One of my favorite things about books by Martin Chu Shui is that he always incorporates a lot of traditional Chinese culture and information. This book was no exception. Reading these books is a painless way to learn about Chinese myths and cultures. Great job, yet again, to the author.

Friday, December 28, 2012

The Great Gatsby

Guest post brought to you by Tasha Haight.



October 16, 2012

The Impossibility of the American Dream in

F. Scott Fitzgerald's The Great Gatsby

            During their lifetime, most people strive to achieve the American Dream.  Each individual's idea of this dream is varied slightly, although most have a common ground where wealth, romance, and freedom is wanted. However, as one gets closer to achieving one's American Dream, more is desired.  F. Scott Fitzgerald shows this impossibility of the American Dream through Jay Gatsby's obsession with money and love in The Great Gatsby.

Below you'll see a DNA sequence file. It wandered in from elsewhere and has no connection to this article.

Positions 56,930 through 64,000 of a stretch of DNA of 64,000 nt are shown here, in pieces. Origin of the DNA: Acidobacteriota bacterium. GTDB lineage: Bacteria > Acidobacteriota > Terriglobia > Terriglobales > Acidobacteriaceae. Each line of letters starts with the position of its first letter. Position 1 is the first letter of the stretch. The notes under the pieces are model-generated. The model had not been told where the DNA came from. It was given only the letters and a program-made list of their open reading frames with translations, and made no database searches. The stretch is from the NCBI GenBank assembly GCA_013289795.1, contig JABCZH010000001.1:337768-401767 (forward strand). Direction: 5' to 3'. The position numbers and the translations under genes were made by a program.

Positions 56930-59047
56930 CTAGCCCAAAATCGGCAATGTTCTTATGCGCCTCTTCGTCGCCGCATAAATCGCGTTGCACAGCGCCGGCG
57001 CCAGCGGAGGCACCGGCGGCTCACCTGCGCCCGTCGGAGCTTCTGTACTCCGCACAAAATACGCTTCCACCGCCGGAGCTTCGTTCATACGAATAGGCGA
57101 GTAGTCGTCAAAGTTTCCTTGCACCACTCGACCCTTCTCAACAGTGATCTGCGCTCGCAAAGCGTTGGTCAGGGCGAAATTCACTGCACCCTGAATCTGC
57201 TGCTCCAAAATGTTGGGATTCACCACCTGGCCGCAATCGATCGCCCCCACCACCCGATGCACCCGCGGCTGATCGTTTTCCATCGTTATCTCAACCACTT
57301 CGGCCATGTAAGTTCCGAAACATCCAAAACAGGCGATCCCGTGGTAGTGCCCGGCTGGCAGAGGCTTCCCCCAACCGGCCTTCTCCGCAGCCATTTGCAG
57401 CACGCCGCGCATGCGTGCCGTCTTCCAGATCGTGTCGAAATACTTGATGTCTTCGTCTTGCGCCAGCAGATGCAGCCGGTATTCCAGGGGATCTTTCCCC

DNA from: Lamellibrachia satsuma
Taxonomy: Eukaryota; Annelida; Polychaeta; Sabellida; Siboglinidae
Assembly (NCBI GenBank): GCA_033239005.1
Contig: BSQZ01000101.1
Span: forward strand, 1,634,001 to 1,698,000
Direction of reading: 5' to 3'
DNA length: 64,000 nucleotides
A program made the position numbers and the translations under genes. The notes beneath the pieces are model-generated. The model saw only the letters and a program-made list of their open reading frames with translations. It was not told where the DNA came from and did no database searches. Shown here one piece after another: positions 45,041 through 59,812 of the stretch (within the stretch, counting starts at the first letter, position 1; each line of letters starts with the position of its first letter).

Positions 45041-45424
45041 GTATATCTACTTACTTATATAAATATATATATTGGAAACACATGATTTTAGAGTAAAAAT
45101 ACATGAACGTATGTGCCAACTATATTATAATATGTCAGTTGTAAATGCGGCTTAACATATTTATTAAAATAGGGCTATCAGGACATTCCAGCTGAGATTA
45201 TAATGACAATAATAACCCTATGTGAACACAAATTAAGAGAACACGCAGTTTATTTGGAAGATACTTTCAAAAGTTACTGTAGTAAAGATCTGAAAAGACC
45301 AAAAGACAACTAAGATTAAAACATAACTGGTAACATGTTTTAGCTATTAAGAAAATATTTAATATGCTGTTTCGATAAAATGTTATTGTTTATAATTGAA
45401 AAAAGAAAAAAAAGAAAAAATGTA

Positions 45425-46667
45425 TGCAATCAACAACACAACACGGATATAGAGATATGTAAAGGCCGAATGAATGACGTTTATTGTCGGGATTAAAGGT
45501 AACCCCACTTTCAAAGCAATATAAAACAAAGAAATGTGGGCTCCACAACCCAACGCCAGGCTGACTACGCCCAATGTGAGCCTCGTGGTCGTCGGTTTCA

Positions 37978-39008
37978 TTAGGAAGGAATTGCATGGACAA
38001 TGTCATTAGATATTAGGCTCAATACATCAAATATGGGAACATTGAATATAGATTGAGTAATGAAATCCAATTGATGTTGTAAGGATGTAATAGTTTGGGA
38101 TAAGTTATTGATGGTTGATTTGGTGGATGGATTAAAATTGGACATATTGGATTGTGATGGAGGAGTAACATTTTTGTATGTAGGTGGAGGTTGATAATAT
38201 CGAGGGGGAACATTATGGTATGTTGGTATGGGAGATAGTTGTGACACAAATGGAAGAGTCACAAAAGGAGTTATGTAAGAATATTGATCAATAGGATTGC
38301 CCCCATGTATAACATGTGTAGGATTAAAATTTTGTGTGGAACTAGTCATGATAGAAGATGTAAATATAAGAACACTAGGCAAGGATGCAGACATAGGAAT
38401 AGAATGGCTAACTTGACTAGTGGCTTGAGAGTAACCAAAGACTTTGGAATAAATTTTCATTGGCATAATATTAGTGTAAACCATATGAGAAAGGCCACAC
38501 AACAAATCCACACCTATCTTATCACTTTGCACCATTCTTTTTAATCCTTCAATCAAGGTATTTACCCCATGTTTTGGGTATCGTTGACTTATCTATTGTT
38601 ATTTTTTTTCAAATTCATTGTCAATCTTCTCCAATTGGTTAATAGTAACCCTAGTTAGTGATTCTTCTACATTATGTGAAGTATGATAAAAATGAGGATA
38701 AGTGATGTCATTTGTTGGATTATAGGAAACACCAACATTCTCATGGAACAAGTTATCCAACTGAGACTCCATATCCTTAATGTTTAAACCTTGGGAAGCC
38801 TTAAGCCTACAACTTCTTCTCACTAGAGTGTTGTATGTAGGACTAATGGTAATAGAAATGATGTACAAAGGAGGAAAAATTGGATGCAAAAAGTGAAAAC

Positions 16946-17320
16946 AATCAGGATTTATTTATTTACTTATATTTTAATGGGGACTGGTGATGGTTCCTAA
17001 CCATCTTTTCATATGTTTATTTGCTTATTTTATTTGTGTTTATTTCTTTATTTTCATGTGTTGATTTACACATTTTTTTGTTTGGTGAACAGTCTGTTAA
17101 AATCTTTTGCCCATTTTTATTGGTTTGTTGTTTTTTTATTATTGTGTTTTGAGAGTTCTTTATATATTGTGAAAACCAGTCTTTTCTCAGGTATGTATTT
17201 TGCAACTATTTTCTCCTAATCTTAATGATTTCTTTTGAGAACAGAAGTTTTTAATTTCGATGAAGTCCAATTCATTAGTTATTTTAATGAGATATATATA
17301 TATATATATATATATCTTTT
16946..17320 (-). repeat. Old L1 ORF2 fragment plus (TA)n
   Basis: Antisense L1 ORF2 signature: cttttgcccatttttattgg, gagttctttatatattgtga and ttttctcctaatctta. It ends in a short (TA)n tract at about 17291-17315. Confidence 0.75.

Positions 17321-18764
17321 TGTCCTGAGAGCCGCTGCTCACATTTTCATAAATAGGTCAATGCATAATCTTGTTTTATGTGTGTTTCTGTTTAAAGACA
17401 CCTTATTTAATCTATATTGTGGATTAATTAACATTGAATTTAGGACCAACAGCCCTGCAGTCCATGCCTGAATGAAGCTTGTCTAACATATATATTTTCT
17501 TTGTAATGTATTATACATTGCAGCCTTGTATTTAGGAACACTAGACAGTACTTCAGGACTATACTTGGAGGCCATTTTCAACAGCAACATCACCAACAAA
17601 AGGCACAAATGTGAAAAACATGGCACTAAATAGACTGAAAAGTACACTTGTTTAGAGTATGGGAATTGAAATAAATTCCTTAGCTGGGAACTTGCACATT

Money is a major part of the American Dream. The famous saying "Money cannot buy happiness", is not entirely true, and some people would even say that money does buy happiness; "Attainment of the gold was to be attainment of the golden moment" (Stern).  Being economically independent is something that is viewed as part of the American Dream (Verderame).  The clever but not so astute, Jay Gatsby strongly believes that this money will bring him happiness.  He becomes wealthy and owns a lot of material possessions to try to emphasize that money (Verderame).  In order to obtain this wealth and rich status so that he may be accepted into the crowd he wants to be in, Gatsby has held several jobs from collecting oysters as James Gatz, to yachting, to being part of the drug business, then the oil business, and currently being a bootlegger.  Gatsby is so rich and benevolent that at his extravagant and frequent parties he can afford to supply two suppers to so many people that "the only place in the garden where a single man could linger without looking purposeless and alone" is the cocktail table (Fitzgerald 42).  He is very happy that he has achieved this wealthy status and points out everything in his house, even his clothes, to Daisy Buchanan and Nick Carraway.  Gatsby knows that Daisy likes to associate more with a higher class, so in an attempt to win her over, he beguiles her about his riches.